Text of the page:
Simplest Trading Change Ever

  • Posted by
  • on December 31st, 2011

I did something radical this week. My week was planned for study vs. trading anyway, so why not use the time for a crazy experiment? I banished price change from my field of vision. Trust me, I am a firm believer that only price pays; every piece of my work is based on the interplay of price and sentiment. But there is a difference between price analysis and price fixation, and somehow the way my eye trained itself to watch quotes this “Change on Day” became the default for my eyes. I don’t want to look there, I just do.

Focusing on “Change on Day” is like focusing on the score of any one quarter of a football game(innings in baseball, periods in basketball/hockey/soccer, pick your poison); ridiculous even for a bettor. Yet the default scoring method from quote providers and the media is the distance traveled since 4pm yesterday. I care about price change since a major pivot, over the last 5-10 days, over a rolling quarter. Since yesterday? Not so much. Just like a sporting event, yes, a significant quarter or inning could make the difference in the game but there are better measures that indicate shifts without noting an endless stream of false indications. The default way in which I first receive price data, to me, amplifies the potential for distraction.

This hidden form of Myopic Loss Aversion in no way keeps me from accepting losses immediately; my list of losers is extensive and each new one gets tossed into that illustrious pile. No, the impact on me is a tendency to back off with timid entries or quick, minor profits once Change on Day seems “too high”. What the hell does that mean? I quantify everything I do; why can’t I quantify away my belief that the closing price at 4pm yesterday is rarely a critical factor in the decision-making process? I care only about the direction, speed, and level at which I’d like to enter & exit…for someone looking to hold one for the next 20-40 closes, I’ve allowed yesterday’s close to take up a disproportionate amount of brainpower.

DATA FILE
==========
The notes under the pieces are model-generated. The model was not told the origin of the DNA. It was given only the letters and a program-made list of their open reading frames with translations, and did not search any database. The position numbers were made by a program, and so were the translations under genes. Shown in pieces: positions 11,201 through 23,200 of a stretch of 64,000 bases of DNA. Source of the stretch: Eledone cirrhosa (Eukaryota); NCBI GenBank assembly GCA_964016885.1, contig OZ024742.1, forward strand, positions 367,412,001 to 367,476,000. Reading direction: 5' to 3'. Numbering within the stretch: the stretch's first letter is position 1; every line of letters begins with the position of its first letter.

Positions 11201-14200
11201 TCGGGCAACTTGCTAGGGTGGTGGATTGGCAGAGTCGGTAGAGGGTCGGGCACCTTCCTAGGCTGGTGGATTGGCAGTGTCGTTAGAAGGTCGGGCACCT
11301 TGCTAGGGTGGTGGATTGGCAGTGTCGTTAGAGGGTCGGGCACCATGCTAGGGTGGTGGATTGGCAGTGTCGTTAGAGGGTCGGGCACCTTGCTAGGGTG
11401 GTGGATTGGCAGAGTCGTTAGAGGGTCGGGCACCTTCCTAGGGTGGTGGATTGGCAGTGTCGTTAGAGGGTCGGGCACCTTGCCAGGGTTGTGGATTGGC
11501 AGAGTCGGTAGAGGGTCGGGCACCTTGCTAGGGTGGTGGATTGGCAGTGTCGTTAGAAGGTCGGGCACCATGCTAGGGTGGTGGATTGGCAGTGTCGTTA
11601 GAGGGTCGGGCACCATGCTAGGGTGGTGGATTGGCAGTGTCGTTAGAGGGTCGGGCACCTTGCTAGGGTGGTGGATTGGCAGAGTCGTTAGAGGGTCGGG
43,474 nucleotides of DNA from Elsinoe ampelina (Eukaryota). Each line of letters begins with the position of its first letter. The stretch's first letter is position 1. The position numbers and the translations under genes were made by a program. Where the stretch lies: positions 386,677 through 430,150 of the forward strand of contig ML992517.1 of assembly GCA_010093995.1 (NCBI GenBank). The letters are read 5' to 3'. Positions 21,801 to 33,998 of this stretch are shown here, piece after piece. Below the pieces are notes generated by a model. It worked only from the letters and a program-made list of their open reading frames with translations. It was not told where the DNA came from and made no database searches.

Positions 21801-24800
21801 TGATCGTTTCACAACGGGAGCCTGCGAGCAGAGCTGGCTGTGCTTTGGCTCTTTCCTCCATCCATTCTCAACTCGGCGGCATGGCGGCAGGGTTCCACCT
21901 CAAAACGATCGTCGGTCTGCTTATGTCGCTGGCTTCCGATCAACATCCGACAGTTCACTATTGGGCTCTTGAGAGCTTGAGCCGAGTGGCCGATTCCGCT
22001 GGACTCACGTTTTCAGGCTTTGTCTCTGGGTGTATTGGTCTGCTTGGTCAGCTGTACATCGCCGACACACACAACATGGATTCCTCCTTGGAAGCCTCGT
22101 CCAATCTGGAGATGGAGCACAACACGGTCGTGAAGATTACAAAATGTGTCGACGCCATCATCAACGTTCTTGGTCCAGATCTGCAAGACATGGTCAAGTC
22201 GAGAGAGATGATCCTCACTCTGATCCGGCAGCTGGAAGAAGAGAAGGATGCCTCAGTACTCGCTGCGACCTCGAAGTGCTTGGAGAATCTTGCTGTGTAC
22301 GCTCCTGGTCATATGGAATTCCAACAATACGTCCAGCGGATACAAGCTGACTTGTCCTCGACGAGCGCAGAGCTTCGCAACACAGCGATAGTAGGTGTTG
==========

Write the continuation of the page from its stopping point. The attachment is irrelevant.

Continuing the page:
The before and after example above requires no new work; just a decluttered quote line in the top left corner. It felt ultra-weird after a decade+ the old way, but after a few hours I felt incredibly synched to the signals instead of the noise. Price is there, it’s just not where it was when I developed early bad habits, and my eyes are now drawn first to the multi-day context instead of that single data point.

An incredible experience, not saying anyone else has a “kryptonite” factor but if so then removal of noise can only help. Maybe you’re too tuned into doom and gloom; well, stop following ZeroHedge and just assume that if something meaningful is said it will end up in your stream via your well-vetted “editors”. Afraid to miss a key stock being up in a down tape? Pretty sure it will somehow flow to your attention whether it’s up 0.2% or 2.0%. For my energy, change on day was long on subjectivity and emotion and short on evidence, and I’m happy to not see it every time I pull up a chart.

Bottom line, some rules are made to be broken. For most of us, constant updates about the exact amount price has changed today is about as useful as a scoreboard telling a golfer the current wind speed. He’s there, he knows it’s windy; a flashing light every time it changes from 15 mph to 17 and back is an unnecessary visual input. For me this was a perfect way to combine the minimalist and conqueror mindsets that are the shared ethos of my amazing Twitter stream. I’d love to know what I could be missing from this picture; I doubt I’ll change this again in the roaring “teens” so feel free to enlighten me before 2012 gets underway!

The information in this blog post represents my own opinions and does not contain a recommendation for any particular security or investment. I or my affiliates may hold positions or other interests in securities mentioned in the Blog, please see my Disclaimer page for my full disclaimer.

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